In the journal
Issue 33×01 is out now, with our new editorial, Double‐blind peer review—An experiment, two Perspective papers (Why are plant–soil feedbacks so unpredictable, and what to do about it? and Potentials and pitfalls in the analysis of bipartite networks to understand plant–microbe interactions in changing environments), plus papers on Plant–Animal Interactions, Animal Physiological Ecologyand Ecosystem Ecology.
The cover shows a female and male damselfly, Chlorolestes tesselatus (photo credit: Erik Svensson). The male has black‐and‐white wing patches, whereas the female has completely transparent wings. This difference presumably reflects sexual selection on males, but we know little about how fast sexual dimorphism evolves and its ecological consequences in natural populations. This topic is discussed in Svensson’s paper “Eco‐evolutionary dynamics of sexual selection and sexual conflict”, in this issue and part of the special feature: Eco‐Evolutionary Dynamics Across Scales, joint with Journal of Animal Ecology.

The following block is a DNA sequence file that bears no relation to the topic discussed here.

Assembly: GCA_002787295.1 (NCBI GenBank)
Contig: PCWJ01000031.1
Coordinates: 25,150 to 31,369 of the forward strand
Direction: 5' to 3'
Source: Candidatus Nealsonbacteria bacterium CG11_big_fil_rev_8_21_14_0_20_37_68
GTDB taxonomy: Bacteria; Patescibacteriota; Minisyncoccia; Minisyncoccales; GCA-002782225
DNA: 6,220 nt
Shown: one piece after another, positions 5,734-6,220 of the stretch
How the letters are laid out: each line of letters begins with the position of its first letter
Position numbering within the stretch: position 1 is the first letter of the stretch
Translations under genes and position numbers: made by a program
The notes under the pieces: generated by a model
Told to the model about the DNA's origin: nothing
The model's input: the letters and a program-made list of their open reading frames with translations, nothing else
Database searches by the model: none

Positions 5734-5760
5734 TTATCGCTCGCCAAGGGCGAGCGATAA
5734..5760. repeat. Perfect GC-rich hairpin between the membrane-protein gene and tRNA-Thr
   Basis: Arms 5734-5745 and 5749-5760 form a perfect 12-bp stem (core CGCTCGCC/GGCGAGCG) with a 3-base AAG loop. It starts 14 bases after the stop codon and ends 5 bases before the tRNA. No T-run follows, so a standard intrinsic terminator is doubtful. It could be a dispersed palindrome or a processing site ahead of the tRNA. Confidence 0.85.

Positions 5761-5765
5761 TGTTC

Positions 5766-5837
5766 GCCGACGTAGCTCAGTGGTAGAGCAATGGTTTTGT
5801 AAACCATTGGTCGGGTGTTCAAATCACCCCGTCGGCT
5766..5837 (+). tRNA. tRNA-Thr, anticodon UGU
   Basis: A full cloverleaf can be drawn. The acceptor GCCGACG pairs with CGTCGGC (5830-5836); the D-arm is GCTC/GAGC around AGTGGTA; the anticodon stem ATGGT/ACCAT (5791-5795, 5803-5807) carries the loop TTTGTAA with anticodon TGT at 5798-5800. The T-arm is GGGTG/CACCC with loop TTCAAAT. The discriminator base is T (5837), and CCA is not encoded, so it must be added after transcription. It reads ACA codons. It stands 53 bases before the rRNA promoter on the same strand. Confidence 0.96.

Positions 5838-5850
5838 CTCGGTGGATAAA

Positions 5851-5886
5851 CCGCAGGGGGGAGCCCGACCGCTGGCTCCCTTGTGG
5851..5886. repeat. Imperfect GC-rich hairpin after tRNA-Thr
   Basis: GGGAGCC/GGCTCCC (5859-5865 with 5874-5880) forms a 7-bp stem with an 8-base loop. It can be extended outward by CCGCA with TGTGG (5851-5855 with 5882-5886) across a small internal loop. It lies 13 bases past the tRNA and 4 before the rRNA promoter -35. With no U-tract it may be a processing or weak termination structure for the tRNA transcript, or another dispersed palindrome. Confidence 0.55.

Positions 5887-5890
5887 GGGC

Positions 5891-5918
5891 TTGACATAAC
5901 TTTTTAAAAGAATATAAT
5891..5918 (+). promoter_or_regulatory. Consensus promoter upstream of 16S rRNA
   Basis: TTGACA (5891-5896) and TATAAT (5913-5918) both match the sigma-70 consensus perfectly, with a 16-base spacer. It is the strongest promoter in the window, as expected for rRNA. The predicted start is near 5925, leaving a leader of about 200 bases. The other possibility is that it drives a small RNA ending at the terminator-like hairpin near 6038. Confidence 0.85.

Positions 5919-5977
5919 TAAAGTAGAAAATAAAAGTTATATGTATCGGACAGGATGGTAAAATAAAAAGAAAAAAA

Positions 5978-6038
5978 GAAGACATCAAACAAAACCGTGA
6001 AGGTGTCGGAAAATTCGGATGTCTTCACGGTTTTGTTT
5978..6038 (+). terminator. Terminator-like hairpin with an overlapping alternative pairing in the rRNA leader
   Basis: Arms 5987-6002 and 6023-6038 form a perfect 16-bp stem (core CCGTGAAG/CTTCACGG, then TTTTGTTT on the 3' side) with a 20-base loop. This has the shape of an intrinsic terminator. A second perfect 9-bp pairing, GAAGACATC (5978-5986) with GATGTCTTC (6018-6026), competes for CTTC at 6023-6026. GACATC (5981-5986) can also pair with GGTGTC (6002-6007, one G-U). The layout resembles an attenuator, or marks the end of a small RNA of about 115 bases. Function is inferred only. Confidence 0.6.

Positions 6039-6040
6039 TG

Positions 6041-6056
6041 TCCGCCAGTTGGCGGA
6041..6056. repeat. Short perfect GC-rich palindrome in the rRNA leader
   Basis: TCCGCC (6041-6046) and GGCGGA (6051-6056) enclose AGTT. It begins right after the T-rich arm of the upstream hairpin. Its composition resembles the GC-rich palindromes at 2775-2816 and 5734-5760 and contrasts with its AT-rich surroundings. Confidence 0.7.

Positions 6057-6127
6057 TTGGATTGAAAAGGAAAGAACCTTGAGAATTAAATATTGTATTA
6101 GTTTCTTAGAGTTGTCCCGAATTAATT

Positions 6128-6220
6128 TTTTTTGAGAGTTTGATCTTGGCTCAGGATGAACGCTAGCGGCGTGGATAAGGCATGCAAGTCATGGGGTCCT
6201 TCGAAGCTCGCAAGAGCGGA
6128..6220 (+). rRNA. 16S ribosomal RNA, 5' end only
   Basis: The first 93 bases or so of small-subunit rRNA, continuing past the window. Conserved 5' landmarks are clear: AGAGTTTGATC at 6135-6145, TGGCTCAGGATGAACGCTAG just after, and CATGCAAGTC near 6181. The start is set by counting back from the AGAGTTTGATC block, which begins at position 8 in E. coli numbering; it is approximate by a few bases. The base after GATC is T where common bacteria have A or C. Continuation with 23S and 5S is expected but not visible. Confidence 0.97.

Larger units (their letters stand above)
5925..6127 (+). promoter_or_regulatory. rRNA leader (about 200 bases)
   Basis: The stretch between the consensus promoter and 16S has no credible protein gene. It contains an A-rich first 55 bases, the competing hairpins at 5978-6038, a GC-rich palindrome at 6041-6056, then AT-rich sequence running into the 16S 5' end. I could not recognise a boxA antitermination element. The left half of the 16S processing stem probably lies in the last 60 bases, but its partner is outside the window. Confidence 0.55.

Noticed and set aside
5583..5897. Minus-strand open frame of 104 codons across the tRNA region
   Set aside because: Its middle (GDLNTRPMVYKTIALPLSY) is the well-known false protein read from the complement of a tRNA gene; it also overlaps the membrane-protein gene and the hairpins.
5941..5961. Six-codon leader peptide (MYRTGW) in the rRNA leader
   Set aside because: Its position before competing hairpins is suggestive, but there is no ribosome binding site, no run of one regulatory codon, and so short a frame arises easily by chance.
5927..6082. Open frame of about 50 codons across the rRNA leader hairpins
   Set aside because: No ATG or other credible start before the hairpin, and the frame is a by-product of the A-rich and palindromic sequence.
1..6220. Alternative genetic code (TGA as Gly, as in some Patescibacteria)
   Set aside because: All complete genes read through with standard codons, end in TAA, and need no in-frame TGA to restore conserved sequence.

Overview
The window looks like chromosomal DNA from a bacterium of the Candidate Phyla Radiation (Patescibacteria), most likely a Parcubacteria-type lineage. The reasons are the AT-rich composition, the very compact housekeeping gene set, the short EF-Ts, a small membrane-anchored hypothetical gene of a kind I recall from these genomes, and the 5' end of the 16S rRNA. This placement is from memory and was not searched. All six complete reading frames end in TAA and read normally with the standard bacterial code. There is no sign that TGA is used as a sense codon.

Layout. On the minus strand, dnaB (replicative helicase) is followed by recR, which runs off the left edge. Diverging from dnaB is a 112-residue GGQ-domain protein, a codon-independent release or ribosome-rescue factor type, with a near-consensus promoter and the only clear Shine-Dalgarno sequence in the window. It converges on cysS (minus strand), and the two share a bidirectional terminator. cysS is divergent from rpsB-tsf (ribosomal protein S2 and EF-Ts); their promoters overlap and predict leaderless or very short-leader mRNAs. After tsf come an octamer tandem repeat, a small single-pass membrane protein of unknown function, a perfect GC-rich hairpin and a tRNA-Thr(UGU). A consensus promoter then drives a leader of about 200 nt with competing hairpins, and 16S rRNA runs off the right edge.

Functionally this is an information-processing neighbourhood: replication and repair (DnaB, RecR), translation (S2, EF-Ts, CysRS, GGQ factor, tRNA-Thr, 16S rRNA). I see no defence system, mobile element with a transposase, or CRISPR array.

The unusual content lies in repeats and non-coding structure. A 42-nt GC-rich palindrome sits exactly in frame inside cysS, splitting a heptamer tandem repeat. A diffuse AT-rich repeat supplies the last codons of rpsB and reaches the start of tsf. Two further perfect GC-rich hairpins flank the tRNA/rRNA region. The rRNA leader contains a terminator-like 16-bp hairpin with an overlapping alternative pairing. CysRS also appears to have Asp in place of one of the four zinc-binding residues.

On the blog
And if you missed the British Ecological Society’s 2018 Annual Meeting (or went, and are just feeling a bit nostalgic), Associate Editor Julia Koricheva, AE Mentee Kristen Crandell (Associate editor mentee) and Senior Editor Lara Ferry took over the @FunEcology twitter on day 1, day 2 and day 3.
The latest from the BES Guides to Better Science: Promoting your research. With advice on working with press offices, journalists, social media, digital media and more, this primer is designed to help people at all career stages find the best way to promote their research. You can grab the pdf version of this guide (and our previous guides) from the British Ecological Society website.
Managing Stress in Academia: Tools and Suggestions (Methods.blog)